FY23 Supplemental Appropriation (HB969): HB 969 appropriates approximately $4.8 billion in funds. The appropriations include $10M to IDFPR for a new licensing system, $500M to DCEO for the Invest in Illinois program, $43M for safety net hospitals, $850M to the Rainy-Day Fund, $100M to DoIT for technology management, $30M for various expenses related to pretrial release, and $3.1B for healthcare and managed care costs.
Back in November, COGFA updated its revenue estimate (Page 20) for the current year by $4.6 billion, most of which came from one time federal money. While I voted against this bill, I can almost understand why it was done. Most of the expenditures described above are one time expenditures, and by making them one time expenditures the money will not go into the budget baseline where those members of the General Assembly who don’t know where money comes from won’t be able to get their grubby and grasping little hands on it.
Budget Implementation Bill (SB1720): The most talked about portion of the BIMP increases the salary for constitutional officers, members of the General Assembly, and agency directors. The bill also authorizes $460M in payments for hospitals to cover staffing and operational costs, creates the Hate Crimes and Bias Incident Prevention and Response Fund to support the eradication of hate crimes and bias incidents, and creates the Warehouse Safety Standards Task Force Act to study warehouse safety standards.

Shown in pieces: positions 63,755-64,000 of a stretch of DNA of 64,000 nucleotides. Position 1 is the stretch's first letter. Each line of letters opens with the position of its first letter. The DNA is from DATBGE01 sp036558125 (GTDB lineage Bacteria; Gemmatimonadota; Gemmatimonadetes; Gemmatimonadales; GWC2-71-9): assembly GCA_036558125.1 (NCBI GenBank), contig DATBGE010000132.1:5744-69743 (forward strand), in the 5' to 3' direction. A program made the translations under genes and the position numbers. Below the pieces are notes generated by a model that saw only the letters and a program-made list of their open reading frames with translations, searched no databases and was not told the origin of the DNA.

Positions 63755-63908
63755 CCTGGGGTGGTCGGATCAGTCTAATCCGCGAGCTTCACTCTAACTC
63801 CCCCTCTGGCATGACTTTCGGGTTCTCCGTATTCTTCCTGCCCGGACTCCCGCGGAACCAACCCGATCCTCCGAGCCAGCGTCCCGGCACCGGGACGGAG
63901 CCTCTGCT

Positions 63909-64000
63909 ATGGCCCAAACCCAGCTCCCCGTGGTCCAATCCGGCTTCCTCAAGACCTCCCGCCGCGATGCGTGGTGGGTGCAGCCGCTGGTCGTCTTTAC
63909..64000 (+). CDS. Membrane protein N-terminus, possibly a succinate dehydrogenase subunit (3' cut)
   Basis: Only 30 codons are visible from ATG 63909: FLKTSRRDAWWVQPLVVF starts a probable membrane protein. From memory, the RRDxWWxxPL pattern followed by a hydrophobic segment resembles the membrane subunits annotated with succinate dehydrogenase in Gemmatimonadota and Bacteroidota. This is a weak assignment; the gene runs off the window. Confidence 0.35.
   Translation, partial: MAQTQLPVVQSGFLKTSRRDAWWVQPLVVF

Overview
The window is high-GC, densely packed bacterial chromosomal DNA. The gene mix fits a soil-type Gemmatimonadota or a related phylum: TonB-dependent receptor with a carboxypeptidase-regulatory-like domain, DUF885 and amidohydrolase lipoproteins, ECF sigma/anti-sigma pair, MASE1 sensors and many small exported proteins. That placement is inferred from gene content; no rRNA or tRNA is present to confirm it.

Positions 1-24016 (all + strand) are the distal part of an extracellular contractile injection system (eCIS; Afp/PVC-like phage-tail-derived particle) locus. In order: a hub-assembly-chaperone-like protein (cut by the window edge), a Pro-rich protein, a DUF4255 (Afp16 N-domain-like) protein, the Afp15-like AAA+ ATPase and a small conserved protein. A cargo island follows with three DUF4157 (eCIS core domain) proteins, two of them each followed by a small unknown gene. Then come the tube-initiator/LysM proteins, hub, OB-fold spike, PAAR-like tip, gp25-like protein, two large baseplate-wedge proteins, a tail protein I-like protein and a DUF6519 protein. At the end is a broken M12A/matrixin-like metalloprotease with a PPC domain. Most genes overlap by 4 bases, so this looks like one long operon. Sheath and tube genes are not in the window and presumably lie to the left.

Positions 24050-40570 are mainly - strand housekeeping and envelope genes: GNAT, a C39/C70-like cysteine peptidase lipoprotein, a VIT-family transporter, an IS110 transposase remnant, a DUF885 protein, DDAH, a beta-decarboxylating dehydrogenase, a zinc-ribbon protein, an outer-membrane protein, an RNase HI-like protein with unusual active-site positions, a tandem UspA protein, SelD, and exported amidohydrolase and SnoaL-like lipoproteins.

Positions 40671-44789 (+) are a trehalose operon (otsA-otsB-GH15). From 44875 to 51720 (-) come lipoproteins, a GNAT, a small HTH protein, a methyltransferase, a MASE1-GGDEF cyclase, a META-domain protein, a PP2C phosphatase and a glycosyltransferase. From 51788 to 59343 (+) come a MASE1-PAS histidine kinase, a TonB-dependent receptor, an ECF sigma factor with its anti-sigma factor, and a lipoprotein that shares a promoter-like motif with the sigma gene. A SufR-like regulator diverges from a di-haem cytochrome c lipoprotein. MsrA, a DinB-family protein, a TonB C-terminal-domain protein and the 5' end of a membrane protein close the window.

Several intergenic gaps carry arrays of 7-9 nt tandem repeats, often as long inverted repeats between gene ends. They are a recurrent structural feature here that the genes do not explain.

Nothing solves our fiscal problems more quickly than by throwing money we don’t have at them. I voted “no”.
Economic Development Omnibus (SB2951): At the request of the Governor, the bill establishes a $1 billion fund to be used to attract large employers. The bill also prohibits the State from providing economic incentives to the Bears if they move to Arlington Heights.
The fund may have $1 billion in authorization, but it’s only been funded with $400 million in real dollars. The remaining $600 million consists of pixie dust.
Clean Energy Siting Bill (HB4412): The bill reforms siting and permitting requirements for wind and solar projections and provides some financial relief for rate payers in the MISO region.
In their mad rush to lead us to their environmental utopia (see: pixie dust, supra.), the other side took away the ability of counties to control where renewable energy companies can install their windmills and solar panels. Nothing must stand in the way of having us all live in a world where everything is powered by electricity that in a few years we won’t have the capacity to generate. But it is nice to know that ratepayers in the MISO region who are already feeling the crunch of their misguided policies will become ever more dependent upon a government that doesn’t know where its next dollar is going to come from.
For those who think this crowd can’t come up with anything else, as Dow Finsterwald used to say: “Come back, you will.”